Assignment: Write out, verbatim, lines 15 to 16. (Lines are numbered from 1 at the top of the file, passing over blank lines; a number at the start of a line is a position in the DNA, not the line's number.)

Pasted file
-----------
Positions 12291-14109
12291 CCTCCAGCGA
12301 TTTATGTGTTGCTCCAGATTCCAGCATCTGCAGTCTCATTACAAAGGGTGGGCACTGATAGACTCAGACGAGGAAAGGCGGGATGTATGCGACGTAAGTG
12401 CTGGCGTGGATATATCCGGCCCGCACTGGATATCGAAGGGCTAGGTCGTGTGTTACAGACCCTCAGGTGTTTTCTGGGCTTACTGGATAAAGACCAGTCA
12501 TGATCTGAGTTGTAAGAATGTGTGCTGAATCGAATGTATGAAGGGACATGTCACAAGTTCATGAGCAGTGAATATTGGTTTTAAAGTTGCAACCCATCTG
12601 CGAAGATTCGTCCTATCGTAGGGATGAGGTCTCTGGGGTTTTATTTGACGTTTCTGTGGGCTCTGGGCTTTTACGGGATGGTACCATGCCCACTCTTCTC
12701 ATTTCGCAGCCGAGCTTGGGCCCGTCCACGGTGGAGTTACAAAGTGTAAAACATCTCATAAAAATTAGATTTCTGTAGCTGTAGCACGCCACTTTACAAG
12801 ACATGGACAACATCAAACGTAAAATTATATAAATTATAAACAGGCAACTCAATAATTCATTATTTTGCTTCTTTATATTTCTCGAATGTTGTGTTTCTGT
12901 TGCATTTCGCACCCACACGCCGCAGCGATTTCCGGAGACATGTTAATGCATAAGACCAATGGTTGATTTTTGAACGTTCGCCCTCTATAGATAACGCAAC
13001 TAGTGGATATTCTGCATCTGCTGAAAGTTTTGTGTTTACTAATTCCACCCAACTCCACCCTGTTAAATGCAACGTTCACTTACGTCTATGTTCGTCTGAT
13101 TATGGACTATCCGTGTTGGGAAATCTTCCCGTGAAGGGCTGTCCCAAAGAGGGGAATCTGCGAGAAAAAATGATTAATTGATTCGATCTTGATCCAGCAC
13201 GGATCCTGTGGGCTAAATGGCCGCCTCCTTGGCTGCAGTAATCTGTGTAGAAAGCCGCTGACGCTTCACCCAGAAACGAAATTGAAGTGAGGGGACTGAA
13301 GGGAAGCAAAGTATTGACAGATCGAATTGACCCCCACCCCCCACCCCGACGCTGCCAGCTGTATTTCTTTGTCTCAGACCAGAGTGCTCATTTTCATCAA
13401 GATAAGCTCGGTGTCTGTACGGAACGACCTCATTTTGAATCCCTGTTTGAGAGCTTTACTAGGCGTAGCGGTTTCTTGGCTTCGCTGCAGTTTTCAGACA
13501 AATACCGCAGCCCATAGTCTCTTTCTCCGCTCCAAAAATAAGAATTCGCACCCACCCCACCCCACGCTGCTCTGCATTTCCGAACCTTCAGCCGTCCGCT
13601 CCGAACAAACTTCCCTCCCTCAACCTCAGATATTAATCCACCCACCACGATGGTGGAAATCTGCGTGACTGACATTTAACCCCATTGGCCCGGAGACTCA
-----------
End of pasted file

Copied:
13501 AATACCGCAGCCCATAGTCTCTTTCTCCGCTCCAAAAATAAGAATTCGCACCCACCCCACCCCACGCTGCTCTGCATTTCCGAACCTTCAGCCGTCCGCT
13601 CCGAACAAACTTCCCTCCCTCAACCTCAGATATTAATCCACCCACCACGATGGTGGAAATCTGCGTGACTGACATTTAACCCCATTGGCCCGGAGACTCA